“We believe that by supporting job growth in the region, we’re helping to create opportunities for the people who live here,” Sullivan said. “The economic impact of the projects we support ripple throughout the community, helping to create a stronger regional economy.”
The metro areas that include Dayton, Springfield and Butler County had some of the state’s lowest unemployment rates in November, just above the Columbus metro area’s 3.2%, according to preliminary, non-seasonally adjusted data from the U.S. Bureau of Labor Statistics.
The unemployment rate in the Cincinnati metro area, which includes Butler County, was 3.3% and in the Dayton and Springfield metro areas it was 3.6%, the data show.
But all three regional metro areas lagged most of the state’s other regions in employment growth in November compared to a year earlier. The number of non-farm employees in Dayton and Springfield rose 0.8% and in Cincinnati increased 1.2% year-over-year, according to non-seasonally adjusted preliminary data from the BLS.
Those interviewed point to the region’s collaborative nature, low cost of living, thriving arts scene, good schools and neighborhoods, lack of highway gridlock and willingness to step up to help make economic development happen.
Credit: christine parlett
Credit: christine parlett
“Over the past 10 years, focused efforts to improve roadway access and bring jobs to the Dayton region spurred new investments from consumer goods giants like Procter & Gamble and Amazon,” Corbin said. “Projects and job creation will continue throughout 2023 as the TID does not foresee a slowdown anytime soon.”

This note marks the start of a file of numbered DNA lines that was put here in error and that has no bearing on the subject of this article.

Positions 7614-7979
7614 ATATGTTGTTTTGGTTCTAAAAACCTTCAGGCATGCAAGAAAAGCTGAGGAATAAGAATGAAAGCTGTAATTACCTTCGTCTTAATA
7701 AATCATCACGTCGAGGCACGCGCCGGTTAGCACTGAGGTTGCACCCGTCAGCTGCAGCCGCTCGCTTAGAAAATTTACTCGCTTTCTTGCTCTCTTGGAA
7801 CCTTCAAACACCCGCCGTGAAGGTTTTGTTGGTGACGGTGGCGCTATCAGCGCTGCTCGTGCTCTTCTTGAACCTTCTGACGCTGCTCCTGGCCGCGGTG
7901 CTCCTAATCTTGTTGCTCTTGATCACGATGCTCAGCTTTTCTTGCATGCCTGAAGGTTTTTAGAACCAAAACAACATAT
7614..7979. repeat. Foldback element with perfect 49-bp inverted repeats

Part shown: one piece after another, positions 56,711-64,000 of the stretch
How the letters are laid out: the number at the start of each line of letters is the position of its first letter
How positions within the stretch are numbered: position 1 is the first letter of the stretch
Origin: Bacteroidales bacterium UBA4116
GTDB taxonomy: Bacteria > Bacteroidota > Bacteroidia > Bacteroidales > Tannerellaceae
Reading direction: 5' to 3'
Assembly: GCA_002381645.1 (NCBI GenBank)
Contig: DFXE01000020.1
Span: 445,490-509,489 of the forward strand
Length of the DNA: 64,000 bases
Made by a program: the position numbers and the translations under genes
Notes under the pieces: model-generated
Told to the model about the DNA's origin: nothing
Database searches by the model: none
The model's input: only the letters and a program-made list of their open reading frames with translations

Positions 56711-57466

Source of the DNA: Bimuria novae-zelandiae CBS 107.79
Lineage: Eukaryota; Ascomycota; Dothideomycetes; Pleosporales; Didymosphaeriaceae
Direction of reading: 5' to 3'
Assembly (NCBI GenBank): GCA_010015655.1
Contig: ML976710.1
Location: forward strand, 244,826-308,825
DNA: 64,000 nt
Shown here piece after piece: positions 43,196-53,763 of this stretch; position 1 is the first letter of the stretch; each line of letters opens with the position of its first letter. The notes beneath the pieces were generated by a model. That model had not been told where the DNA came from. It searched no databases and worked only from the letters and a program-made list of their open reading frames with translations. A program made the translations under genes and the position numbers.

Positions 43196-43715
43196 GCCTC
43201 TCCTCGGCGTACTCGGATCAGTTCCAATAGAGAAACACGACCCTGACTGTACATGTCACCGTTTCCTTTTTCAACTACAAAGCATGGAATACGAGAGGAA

The region should build on the momentum created by 2022′s huge new economic development investments, Melin said.
“Dayton used to be a market with disinvestment, now we are seeing significant new investment. We used to ask other cities and markets what they were doing to achieve success, now others are coming to Dayton and asking us how we are achieving results,” Melin said. “Success comes with strong leadership and collaborations, and we have that in Dayton.”
|U.S. Economic Indicators - December 2022|
|Unemployment rate - Declined to 3.5%|
|Unemployed people - Decreased 278,000 from November|
|Non-farm employment - Increased 223,000 from November|
|Average hourly earnings - Increased 4.6% year-over-year|
|Consumer Price Index - Increased 6.5% year-over-year|
|Retail sales - Declined 1.1% from November|
|Gross Domestic Product 3rd Quarter - Increased 2.3% year-over-year |
|Note: CPI data is not seasonally adjusted. Employment, unemployment and retail sales data is seasonally adjusted.|
|Sources: U.S. Bureau of Labor Statistics, U.S. Bureau of Economic Analysis, U.S. Census Bureau|
See our four-part 2023 economic outlook series
Part 1 - The region’s general economic outlook
Part 2 - The possibility of a recession and its impact
Part 3 - The effect of inflation and higher interest rates
Part 4 - Labor shortages and workforce issues